Psychiatrists Need to Be More Honest About Medication Side Effects
I was fortunate enough to go to therapy with a lovely group of people. We were all so cautious and scared when we first met, sitting awkwardly in a circle on our little plastic chairs. But our weekly meetings became important to all of us, a time when we not only learned and critiqued new ways of dealing with our problems but unloaded our weekly woes. We became aware of each other’s lives in an intimate way: “How are the in-laws this week?” “Did you talk to her about such and such?”
One person was very closely in touch with online mental health forums and every week they eagerly shared tips and advice from their online contacts. I have to say, I wondered whether they were really doing the right thing. There was a lot of pretty extreme advice, some of it from people who themselves sounded extremely unwell. Hostility to mental health practitioners was common.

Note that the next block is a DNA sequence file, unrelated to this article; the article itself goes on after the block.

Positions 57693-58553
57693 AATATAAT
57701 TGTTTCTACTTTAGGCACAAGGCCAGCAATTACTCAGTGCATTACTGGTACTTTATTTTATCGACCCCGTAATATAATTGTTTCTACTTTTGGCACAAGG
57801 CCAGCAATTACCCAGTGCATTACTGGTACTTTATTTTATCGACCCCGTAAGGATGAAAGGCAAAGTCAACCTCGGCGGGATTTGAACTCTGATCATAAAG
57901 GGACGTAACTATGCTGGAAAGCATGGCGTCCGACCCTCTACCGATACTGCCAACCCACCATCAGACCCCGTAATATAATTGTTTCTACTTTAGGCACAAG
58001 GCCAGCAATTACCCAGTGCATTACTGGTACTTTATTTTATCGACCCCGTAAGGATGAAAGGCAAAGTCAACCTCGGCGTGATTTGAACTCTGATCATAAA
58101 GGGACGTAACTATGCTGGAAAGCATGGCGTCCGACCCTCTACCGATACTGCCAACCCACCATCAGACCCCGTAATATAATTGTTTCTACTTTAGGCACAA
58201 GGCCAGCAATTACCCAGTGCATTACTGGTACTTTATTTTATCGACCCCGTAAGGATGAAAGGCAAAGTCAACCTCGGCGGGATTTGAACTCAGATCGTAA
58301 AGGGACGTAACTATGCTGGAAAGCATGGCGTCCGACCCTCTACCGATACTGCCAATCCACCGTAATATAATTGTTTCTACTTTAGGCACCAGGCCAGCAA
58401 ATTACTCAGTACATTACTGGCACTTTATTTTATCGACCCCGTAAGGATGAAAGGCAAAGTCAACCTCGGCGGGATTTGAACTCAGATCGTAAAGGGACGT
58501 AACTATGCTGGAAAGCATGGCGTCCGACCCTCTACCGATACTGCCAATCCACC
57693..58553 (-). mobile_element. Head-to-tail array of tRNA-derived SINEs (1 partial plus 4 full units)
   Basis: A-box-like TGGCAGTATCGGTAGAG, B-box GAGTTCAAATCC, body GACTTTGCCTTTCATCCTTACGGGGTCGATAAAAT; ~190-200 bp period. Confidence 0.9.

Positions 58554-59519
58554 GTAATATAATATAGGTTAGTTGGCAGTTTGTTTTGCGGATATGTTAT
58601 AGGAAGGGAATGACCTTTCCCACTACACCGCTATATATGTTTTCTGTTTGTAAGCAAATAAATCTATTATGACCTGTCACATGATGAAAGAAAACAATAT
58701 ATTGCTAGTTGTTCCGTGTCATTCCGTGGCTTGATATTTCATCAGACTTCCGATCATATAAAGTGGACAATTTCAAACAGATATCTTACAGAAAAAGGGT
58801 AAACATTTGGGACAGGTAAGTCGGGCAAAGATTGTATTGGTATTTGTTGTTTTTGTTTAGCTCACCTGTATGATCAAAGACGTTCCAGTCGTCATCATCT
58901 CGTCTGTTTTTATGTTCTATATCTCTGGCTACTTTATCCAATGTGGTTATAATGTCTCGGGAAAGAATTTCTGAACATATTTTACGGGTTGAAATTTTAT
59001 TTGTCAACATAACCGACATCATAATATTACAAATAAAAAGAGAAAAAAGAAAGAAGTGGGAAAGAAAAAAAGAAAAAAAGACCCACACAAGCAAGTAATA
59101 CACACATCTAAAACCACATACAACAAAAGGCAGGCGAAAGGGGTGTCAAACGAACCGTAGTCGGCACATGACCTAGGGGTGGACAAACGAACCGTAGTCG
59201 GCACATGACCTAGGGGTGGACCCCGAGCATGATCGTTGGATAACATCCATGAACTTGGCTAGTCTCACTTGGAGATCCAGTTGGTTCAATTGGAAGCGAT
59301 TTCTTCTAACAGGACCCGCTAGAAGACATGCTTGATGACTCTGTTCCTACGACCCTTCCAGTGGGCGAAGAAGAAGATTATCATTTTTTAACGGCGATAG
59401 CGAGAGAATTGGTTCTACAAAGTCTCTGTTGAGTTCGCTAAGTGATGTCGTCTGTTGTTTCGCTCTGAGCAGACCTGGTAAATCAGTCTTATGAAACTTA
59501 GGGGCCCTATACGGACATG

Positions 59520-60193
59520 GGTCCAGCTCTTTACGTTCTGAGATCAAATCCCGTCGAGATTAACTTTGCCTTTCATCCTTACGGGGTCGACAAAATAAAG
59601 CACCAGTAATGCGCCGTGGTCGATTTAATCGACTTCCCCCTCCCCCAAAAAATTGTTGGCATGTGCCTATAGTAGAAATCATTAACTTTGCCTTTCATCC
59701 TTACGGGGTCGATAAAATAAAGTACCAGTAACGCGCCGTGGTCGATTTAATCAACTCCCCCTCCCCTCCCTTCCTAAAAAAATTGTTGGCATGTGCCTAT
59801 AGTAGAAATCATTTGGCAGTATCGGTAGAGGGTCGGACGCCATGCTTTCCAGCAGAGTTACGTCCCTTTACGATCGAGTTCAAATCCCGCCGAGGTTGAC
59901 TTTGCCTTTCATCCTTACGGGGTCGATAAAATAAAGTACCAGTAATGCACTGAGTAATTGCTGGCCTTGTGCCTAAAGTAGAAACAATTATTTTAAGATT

When I went exploring for myself it was very much as I imagined, good and bad. One theme resonated with me in particular: medication. Some in the mental health community are strongly opposed to medicating mental illness. Opinion ranges from a fairly moderate view that medication doesn’t treat the root cause of mental illness to full blown conspiracy theories claiming that psychiatrists are deliberately doping people.
They say medicine is an art, not a science, and this is certainly true of medicating mental health conditions. By altering the action of the brain, psychiatric medication can influence personality. I’ve taken drugs that drained all the color out of my life, drugs that rendered me too sleepy to have a personality and drugs that seemed to sever me from certain of my spiritual perceptions. It is hard, as someone who has been medicated for fully half their life, not to wonder from time to time who you would be without the pills you swallow every day.